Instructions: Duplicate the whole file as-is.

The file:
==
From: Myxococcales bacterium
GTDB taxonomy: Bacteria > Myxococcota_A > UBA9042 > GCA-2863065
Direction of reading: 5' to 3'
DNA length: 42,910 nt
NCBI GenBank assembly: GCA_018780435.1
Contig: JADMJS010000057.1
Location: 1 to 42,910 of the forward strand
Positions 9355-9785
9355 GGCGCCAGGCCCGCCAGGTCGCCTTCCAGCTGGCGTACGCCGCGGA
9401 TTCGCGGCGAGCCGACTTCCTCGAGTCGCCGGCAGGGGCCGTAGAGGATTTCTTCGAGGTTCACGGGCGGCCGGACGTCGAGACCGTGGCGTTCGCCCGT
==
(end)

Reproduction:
From: Myxococcales bacterium
GTDB taxonomy: Bacteria > Myxococcota_A > UBA9042 > GCA-2863065
Direction of reading: 5' to 3'
DNA length: 42,910 nt
NCBI GenBank assembly: GCA_018780435.1
Contig: JADMJS010000057.1
Location: 1 to 42,910 of the forward strand
Positions 9355-9785
9355 GGCGCCAGGCCCGCCAGGTCGCCTTCCAGCTGGCGTACGCCGCGGA
9401 TTCGCGGCGAGCCGACTTCCTCGAGTCGCCGGCAGGGGCCGTAGAGGATTTCTTCGAGGTTCACGGGCGGCCGGACGTCGAGACCGTGGCGTTCGCCCGT